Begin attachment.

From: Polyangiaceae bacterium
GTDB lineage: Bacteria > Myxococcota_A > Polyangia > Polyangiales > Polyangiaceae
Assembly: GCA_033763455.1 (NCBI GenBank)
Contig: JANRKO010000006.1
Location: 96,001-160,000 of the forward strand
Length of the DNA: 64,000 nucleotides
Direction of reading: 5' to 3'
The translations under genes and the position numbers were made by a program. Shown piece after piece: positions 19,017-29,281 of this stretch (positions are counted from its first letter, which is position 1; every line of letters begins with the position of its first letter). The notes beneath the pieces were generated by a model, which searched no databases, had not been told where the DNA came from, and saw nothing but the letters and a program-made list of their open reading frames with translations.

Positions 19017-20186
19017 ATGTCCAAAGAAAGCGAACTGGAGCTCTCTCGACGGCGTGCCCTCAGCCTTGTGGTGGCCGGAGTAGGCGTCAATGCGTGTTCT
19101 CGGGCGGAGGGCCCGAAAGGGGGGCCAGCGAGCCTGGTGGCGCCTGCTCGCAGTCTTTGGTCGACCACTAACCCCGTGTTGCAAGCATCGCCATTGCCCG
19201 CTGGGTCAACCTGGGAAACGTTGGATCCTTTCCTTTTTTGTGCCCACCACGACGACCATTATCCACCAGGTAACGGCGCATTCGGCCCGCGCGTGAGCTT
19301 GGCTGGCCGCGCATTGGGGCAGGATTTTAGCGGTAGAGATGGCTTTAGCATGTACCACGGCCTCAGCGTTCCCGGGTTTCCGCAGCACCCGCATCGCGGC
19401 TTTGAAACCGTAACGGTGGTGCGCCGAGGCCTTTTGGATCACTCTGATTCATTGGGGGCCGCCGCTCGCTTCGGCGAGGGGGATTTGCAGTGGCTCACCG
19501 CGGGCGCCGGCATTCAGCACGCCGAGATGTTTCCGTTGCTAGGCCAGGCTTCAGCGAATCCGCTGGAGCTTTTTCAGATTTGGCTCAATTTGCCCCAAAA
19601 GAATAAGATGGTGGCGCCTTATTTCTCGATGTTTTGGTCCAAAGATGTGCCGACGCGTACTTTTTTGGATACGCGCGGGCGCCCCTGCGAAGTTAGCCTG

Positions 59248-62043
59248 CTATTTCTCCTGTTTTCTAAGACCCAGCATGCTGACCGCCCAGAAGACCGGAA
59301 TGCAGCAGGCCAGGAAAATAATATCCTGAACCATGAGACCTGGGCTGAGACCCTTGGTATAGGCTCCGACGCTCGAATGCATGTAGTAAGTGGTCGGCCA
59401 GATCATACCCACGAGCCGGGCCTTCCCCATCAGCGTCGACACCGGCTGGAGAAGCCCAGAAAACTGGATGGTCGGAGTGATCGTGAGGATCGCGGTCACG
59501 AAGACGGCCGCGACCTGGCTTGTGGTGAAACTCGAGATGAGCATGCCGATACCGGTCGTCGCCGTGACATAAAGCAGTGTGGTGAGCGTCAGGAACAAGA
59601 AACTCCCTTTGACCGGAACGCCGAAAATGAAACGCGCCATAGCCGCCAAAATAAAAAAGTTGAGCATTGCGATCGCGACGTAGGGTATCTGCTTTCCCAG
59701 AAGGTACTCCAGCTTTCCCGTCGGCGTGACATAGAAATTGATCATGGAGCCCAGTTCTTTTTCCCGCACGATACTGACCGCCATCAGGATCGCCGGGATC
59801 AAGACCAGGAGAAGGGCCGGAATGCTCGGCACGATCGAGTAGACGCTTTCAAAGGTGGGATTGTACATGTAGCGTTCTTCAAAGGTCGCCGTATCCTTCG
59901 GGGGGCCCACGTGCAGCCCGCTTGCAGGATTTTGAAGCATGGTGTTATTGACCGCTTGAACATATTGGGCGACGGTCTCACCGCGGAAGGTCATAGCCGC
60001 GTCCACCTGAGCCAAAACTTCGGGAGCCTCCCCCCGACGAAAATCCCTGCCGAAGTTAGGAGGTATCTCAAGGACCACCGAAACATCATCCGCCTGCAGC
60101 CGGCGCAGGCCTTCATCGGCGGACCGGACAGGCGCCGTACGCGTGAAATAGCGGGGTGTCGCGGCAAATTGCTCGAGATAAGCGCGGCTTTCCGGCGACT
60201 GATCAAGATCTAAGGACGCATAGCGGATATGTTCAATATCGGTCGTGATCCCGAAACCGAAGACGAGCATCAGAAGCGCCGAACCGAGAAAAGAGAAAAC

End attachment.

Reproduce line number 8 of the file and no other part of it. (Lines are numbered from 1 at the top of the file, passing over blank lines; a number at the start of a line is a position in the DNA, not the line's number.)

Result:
The translations under genes and the position numbers were made by a program. Shown piece after piece: positions 19,017-29,281 of this stretch (positions are counted from its first letter, which is position 1; every line of letters begins with the position of its first letter). The notes beneath the pieces were generated by a model, which searched no databases, had not been told where the DNA came from, and saw nothing but the letters and a program-made list of their open reading frames with translations.